The longnose marbled whipray is an extremely rare species found in the Indo-Malay Archipelago and is only known from five specimens that are part of museum collections.
Due to the rarity of this elusive whipray species, virtually nothing is known about its biology or the threats facing it, although the threats are assumed to be similar to other freshwater species in Southeast Asia. Parts of Southeast Asia, where this species is found, are subjected to habitat degradation from deforestation, river engineering projects and urban development which can cause pollution, from sewage, siltation and industrial waste. Furthermore, intensive fisheries operate in the area and this ray is sometimes taken as bycatch.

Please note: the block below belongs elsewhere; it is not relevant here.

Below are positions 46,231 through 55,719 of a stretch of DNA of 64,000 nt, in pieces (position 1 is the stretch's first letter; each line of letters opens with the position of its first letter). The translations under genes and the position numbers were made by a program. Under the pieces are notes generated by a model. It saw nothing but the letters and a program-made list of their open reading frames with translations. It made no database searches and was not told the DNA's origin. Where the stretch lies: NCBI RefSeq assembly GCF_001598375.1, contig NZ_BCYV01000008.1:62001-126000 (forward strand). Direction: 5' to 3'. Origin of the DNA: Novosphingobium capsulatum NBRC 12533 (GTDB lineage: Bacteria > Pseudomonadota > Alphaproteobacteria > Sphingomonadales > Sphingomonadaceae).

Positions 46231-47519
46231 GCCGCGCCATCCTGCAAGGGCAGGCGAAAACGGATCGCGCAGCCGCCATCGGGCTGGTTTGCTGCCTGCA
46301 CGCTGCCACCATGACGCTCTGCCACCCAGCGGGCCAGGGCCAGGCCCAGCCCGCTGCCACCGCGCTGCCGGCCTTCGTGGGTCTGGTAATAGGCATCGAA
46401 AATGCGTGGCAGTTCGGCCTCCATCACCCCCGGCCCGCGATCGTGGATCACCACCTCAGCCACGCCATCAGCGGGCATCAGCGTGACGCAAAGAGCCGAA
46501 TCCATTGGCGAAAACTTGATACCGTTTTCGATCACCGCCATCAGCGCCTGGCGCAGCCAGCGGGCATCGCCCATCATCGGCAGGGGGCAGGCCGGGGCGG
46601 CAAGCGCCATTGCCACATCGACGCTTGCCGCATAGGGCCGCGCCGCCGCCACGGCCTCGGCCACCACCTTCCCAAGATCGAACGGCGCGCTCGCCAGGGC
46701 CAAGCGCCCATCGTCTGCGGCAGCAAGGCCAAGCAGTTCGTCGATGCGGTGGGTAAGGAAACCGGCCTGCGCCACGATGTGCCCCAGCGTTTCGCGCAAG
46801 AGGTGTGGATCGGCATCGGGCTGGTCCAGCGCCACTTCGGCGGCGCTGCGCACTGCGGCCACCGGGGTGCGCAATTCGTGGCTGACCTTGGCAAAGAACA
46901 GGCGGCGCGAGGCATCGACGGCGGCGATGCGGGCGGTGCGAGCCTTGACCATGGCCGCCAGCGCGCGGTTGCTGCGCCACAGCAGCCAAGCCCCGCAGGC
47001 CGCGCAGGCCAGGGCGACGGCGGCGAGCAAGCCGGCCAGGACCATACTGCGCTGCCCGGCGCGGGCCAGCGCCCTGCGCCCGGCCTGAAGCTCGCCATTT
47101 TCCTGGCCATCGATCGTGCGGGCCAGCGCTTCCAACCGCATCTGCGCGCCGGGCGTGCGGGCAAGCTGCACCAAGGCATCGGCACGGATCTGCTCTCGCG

There are currently no conservation actions in place. The Thai government started a captive breeding programme in the 1990s to breed this species and other freshwater stingrays but the project ended in 1996.
- Order: Myliobatiformes
- Family: Dasyatidae
- Population: Unknown
- Trend: unknown
- Size: Approx. 37cm (?)
- Depth Range (m): Demersal (?)
The longnose marbled whipray is found in the Mekong River in Cambodia, the lower Nan and Chao Phraya rivers in Thailand and the Mahakam River in Kalimantan. Due to its rarity, it might inhabit other river systems.
Habitat and Ecology
Virtually nothing is known about the longnose marbled whipray’s ecology. It is a freshwater species but it may also be found in estuaries. It is ovoviviparous with embryos being nourished by yolk and subsequently uterine secretions before being born as live young.